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Helicopter money or a risk sharing approach?

De Koning, Kees (2016): Helicopter money or a risk sharing approach?

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Abstract

The U.S. financial crisis of 2007-2008 clearly illustrated that some mortgage borrowings became not only a curse for investors, but equally for individual households with a mortgage and for all homeowners; for the employed who lost their jobs, for pension funds and last but not least for the U.S. government which saw its debt levels skyrocket.

Money invested in U.S. mortgage-backed securities came from around the world and this resulted in a crisis in the U.S. becoming an international financial pandemic.

Why did the crisis occur, how did it happen and what could have been done to avoid it happening?

The prevailing wisdom in the years 1997-2007 was that house prices in the U.S. were the result of supply and demand factors and therefore should not be subject of government intervention. The 2007-2008 financial crisis disabused the world of that notion in a dramatic fashion.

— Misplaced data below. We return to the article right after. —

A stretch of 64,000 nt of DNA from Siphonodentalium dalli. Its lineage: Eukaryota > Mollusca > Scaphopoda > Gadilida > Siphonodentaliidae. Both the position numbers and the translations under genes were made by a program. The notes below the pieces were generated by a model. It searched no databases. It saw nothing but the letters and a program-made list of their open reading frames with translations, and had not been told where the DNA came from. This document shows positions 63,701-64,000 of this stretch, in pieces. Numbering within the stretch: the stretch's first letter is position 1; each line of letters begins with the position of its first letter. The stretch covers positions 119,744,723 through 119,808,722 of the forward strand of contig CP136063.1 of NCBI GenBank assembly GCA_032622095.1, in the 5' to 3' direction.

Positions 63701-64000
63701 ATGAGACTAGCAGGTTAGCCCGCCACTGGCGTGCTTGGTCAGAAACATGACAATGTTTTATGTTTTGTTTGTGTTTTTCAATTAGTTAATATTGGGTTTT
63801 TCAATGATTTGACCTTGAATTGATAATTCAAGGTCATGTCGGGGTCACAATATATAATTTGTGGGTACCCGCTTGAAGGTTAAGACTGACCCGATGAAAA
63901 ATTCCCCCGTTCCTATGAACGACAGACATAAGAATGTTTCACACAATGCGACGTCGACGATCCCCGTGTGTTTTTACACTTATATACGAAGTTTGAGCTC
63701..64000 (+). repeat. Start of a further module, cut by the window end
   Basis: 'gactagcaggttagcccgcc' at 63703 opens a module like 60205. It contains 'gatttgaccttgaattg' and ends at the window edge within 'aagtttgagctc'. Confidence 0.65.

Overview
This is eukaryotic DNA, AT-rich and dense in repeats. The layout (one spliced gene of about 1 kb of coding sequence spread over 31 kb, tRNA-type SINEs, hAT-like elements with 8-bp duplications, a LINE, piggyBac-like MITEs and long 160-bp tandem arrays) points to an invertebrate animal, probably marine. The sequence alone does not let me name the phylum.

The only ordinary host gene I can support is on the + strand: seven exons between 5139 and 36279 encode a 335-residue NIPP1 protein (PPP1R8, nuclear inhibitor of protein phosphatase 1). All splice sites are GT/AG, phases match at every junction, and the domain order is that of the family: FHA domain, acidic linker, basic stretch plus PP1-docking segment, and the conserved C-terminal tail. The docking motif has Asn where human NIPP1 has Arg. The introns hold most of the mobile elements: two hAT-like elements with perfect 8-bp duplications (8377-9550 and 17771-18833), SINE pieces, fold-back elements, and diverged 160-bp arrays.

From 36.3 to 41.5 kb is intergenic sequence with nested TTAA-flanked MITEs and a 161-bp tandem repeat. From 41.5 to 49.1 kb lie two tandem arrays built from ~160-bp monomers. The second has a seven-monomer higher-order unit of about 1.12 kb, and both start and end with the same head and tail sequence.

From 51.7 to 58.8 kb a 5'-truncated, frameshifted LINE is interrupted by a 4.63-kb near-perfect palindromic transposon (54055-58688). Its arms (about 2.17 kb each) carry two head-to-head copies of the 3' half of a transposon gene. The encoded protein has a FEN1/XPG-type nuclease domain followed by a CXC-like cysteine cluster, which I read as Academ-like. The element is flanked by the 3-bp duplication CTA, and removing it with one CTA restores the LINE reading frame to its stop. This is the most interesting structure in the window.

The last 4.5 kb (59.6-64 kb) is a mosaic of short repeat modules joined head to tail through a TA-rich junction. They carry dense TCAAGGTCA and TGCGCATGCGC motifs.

The main driver of the crisis was the use of borrowed funds to acquire homes. Buyers’ (and bankers’ funding) sentiment was to buy in the expectation that the rise in house prices would compensate for the interest costs. The prevailing interest matted less than the potential gains.

Table 1 in the paper shows how fast both the outstanding mortgage level and the annual increase in household real estate values grew over the period 1997-2005.

What was overlooked, however, was what the economy could bear in terms of borrowed funds as compared to its National Income (or its near equivalent of GDP).

A dynamic yet stable debt-to-income level offers the best prospects for economic growth, not just in one year, but also in the long run.

No effective action was taken to stop the excessive mortgage lending growth over the period 1997-2006; no effective action was taken to stop the deterioration in the quality of mortgage products on offer, especially from 2004 onwards; no effective action was taken to stop or diminish the risks from the securitization and internationalization of mortgages.

In the paper a number possible policy options will be explored: a “traffic light system, a “mortgage quality control system” dealing with subprime mortgages and their securitization and a “lender of last resort for individual households” option.

The suggestion is that some “helicopter money” is used in the lender of last resort option. The risk sharing approach is an option when banks individually do not follow what is required in macro-economic terms.

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